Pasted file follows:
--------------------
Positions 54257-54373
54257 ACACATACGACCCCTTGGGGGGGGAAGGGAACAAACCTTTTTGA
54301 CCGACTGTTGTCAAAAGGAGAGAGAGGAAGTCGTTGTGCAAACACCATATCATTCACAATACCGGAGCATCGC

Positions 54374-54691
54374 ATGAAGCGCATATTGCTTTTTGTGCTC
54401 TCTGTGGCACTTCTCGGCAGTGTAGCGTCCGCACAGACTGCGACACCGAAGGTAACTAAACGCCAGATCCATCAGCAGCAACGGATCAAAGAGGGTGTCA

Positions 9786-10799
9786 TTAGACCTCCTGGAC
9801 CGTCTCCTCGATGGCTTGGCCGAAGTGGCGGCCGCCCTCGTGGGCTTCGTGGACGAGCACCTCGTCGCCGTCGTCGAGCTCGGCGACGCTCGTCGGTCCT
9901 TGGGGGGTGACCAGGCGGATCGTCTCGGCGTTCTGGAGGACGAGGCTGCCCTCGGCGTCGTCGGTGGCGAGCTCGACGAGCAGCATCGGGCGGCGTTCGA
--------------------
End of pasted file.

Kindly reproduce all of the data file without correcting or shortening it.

Positions 54257-54373
54257 ACACATACGACCCCTTGGGGGGGGAAGGGAACAAACCTTTTTGA
54301 CCGACTGTTGTCAAAAGGAGAGAGAGGAAGTCGTTGTGCAAACACCATATCATTCACAATACCGGAGCATCGC

Positions 54374-54691
54374 ATGAAGCGCATATTGCTTTTTGTGCTC
54401 TCTGTGGCACTTCTCGGCAGTGTAGCGTCCGCACAGACTGCGACACCGAAGGTAACTAAACGCCAGATCCATCAGCAGCAACGGATCAAAGAGGGTGTCA

Positions 9786-10799
9786 TTAGACCTCCTGGAC
9801 CGTCTCCTCGATGGCTTGGCCGAAGTGGCGGCCGCCCTCGTGGGCTTCGTGGACGAGCACCTCGTCGCCGTCGTCGAGCTCGGCGACGCTCGTCGGTCCT
9901 TGGGGGGTGACCAGGCGGATCGTCTCGGCGTTCTGGAGGACGAGGCTGCCCTCGGCGTCGTCGGTGGCGAGCTCGACGAGCAGCATCGGGCGGCGTTCGA